This Walmart in the western Atlanta suburbs looks at first glance like the retail giant’s other Supercenters.
But the right edge of the long building in the town of Dallas has an appendage with a separate entrance, almost like a separate store. In a way, that’s what it is.
Since September, the Paulding County Supercenter has been the site of Walmart’s first “health center’’ in the nation.
And Calhoun, in northwest Georgia, will be the site of Walmart’s second such center, set to open next year.
The Dallas clinic features a large waiting room area and eight exam rooms. It includes an exercise/education room, plus an enclosed space for consumer insurance sign-ups. The center also leads through a set of glass doors into the main store’s pharmacy.
As word about the opening has spread, the Walmart Health center has been “booked to capacity,’’ says Dee Artis, assistant clinical administrator. Patients include people who need some kind of medical attention, and those with vision, hearing or dental problems.
The concept is similar to what CVS, Walgreens and other retailers have pursued.
Retail medical clinics — located in drugstores or other retail outlets — have spread across the country since 2000. They cater to people looking for convenient hours and accessible locations. These clinics are an echo of an earlier tradition in small-town America, when doctors set up their offices near drugstores to spare their patients the extra travel.
Today’s retail clinics attract a mix of patients, both those with insurance and the uninsured. The Walmart goal is to go beyond that, offering a broader range of services at a lower price.
Walmart says its Dallas center is the first retail clinic to deliver services such as primary care, labs/X-ray/EKG, counseling, dental, optical and hearing services “all in one facility with transparent, convenient and affordable quality care.”
The world’s biggest brick-and-mortar retailer has been in the health care business for a while, with pharmacies and other services. And Walmart has 19 Care Clinics in three states, but they’re not as comprehensive as the new Paulding center, the company says.
“Our model focuses on customers’ long-term wellness goals by making appointments with specific providers and having them return to the same provider to develop a treatment history and relationship,’’ Walmart says.
The Arkansas-based retailer said it selected Dallas and Georgia for its Walmart Health center “because of the combined, strong relationship we have with the communities we serve in Georgia and the quality of the partners to deliver great care to our customers.’’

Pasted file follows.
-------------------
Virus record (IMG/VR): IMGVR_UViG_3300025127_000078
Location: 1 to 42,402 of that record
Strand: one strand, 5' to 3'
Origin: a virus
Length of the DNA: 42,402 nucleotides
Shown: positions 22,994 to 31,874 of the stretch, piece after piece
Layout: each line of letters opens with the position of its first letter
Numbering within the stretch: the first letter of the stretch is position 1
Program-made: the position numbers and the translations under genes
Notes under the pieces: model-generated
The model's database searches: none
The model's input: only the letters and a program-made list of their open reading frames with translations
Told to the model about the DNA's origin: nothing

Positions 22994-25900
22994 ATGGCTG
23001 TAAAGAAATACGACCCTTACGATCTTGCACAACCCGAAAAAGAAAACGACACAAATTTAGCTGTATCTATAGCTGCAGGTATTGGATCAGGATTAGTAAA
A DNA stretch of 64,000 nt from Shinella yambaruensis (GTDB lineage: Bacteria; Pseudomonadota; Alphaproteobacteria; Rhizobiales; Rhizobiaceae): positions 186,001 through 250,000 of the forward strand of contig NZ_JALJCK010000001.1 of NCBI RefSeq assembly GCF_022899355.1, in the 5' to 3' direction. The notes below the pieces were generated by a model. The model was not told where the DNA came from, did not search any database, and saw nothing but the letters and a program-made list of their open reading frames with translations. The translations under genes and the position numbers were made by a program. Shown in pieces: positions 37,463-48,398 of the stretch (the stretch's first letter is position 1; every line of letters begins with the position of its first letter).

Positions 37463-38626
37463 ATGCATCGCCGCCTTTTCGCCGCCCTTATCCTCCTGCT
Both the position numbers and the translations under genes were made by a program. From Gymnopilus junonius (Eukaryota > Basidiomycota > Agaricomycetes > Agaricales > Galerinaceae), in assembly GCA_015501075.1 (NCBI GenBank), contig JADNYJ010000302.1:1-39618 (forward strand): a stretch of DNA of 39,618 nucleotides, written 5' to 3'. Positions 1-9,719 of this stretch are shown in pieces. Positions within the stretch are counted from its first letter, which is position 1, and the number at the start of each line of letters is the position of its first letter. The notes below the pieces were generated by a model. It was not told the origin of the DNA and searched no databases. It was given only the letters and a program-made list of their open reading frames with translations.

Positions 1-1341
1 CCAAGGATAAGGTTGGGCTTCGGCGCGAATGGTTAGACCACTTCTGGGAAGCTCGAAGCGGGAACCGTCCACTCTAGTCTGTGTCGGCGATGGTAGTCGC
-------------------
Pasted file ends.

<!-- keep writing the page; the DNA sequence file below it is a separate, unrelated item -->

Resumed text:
Convenience and affordability
A price list on Walmart’s website says a primary care office visit costs $40, with annual checkups at $30 for adults and $20 for children. Therapy intake for new patients will be $60, with a 45-minute counseling session costing $45.
Dental exams including X-rays will start at $25, with an adult cleaning at $25, and routine vision exams at $45.
Charges for some services, like stitches and dental crowns, are estimates and actual cost “will be determined on a case-by-case basis,” the price list notes.
The low fees could attract people who have insurance but pay entirely out of pocket for some basic services because of high deductibles.
Besides physicians, the clinic is staffed with nurse practitioners, behavioral health counselors, dentists, an audiologist and lab and X-ray technicians.
“The issues of health care affordability and accessibility are two of the greatest and most prevalent concerns in our country today,’’ Sean Slovenski, president of Health and Wellness for Walmart U.S., wrote in a blog when the clinic opened. “Helping families save money so they can live better is at the heart of Walmart’s business, and we have bold ambitions to partner with great providers and find solutions to deliver quality health services at low, transparent pricing to our customers in a way that is convenient for them, making ‘live better’ the norm.’’
Chris Kane, a consultant with Nagle & Associates, said Paulding County is a good test market with a large suburban population base but a physician workforce below the state and national average.
“Primary care has shifted toward transactional medicine where convenience and access are the drivers,’’ Kane said. “Among younger generations, a long-term relationship with a primary care physician is not common. Walmart’s focus on convenient services at a lower price point is well-timed.’’
Moving into outpatient specialty care will be more challenging, because it requires more coordination of care and complexity, he added.
“Do not underestimate Walmart’s insights about consumer behavior, notably how pricing and promotion affect demand,’’ Kane said. “Health care lags other industries in creating a competitive advantage from pricing tactics because the convoluted business model has ignored pricing. If Walmart can use pricing as a new dimension, consumers and commercial insurance companies will pay attention.’’
Years ago, he pointed out, “many scoffed at the idea of Walmart offering groceries. Now they are the No. 1 U.S. grocery retailer, with sales of nearly $400 billion.’’
Also offered at the Walmart Health center are connections to home health care, plus services such as a personal shopping list based on a customer’s medical visit.
Walmart says it will consider adding other services to the health center “based on community needs.’’
“Dallas is our first prototype and we are learning how to deliver the integrated care our customers want and deserve.’’
Andy Miller is editor and CEO of Georgia Health News.